Doing what I think I should be doing not what I think others think I should be doing.
“Don’t break your shin on a stool that is not in your way.” — Irish Proverb
Over the past several years I’ve set some creative goals for myself as the a new year begins. I am determined to set those resolutions and ‘this time’ follow through. I usually overdo it and add to many, or make them too rigid or too unreasonable. This year I was DETERMINED to achieve them.
I have been following a couple of pod-casts that gave me some really good ideas (visit Melissa if you need a jolt). I even put an app on my phone to help keep me on task. Well, so far, so good. (yes, I know it is still only January, nevertheless).
BUT – I read the above Irish Proverb the other day (and put it into one of my tiny books which will soon be sent to an Art-O-Mat machine near you) that, silly as it might sound, really was quite profound for me.
It made me realize that to some extent I create my own problem when it comes to setting and achieving goals. That is, I hear a podcast or see an article by someone else and think about THEIR issues and somehow convince myself that I have those same issues. Sometimes I do…but sometimes I DON’T and hence I shouldn’t be breaking my shins on THAT problem – because I don’t HAVE that problem!! So, it is sometimes a matter of determining if the goal is something I really want to achieve or what I think others expect of me. Make sense?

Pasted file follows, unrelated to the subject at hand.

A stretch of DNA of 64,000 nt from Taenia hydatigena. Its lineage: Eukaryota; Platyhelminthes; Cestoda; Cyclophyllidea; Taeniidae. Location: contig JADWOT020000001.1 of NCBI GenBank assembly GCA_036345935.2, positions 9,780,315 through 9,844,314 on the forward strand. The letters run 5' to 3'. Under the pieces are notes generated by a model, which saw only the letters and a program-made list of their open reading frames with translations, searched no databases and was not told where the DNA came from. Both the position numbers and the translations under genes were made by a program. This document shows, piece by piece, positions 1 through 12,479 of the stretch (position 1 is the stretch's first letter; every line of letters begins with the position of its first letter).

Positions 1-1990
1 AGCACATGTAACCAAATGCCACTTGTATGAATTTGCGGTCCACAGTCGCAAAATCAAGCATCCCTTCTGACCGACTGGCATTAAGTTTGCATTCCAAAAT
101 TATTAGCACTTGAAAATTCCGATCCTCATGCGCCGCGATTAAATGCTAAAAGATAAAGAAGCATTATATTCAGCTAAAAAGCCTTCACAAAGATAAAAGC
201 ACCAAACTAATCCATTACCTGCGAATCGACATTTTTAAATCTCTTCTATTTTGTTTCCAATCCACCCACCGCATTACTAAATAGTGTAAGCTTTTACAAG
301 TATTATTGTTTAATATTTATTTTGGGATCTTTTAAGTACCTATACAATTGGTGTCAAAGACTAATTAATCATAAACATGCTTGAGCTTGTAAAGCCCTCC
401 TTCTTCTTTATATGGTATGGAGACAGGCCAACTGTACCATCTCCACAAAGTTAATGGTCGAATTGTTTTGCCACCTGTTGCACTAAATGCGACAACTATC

For example, I am a calligrapher. I do commissions for other people. I have some ‘followers’. I know I often post things based on what I think others might expect of me. I think in the recent past I have been spending hours (or NOT spending the hours and feeling guilty about it) doing things that I think others expect. Hmmm.
Lately, I’ve been working on a series (see last post) and it has really made me focus on what it is I want to do. And I am saving my shins by letting go of what I think others expect. Quite freeing and quite satisfying. I still worry at times that my work wouldn’t hold up to the scrutiny of people I respect, but I have to remember that they aren’t looking anyway (most likely). So I try to evaluate its quality (are the letterforms acceptable, do they demonstrate some knowledge or skill) but then I try to let go and experiment and say ‘to heck with what other people think’.
It’s hard – but feels good if I can do it. It also makes spending the time on my work so much more gratifying and less exhausting.
So, I’m going to live with this proverb for a while since it has gotten me this far (thru January!) in achieving some goals. The Strides app, by the way, is very simple, not very intrusive. I didn’t want an app that just made for more time wasted NOT doing things I wanted to do.
There you have it. Til’ next time.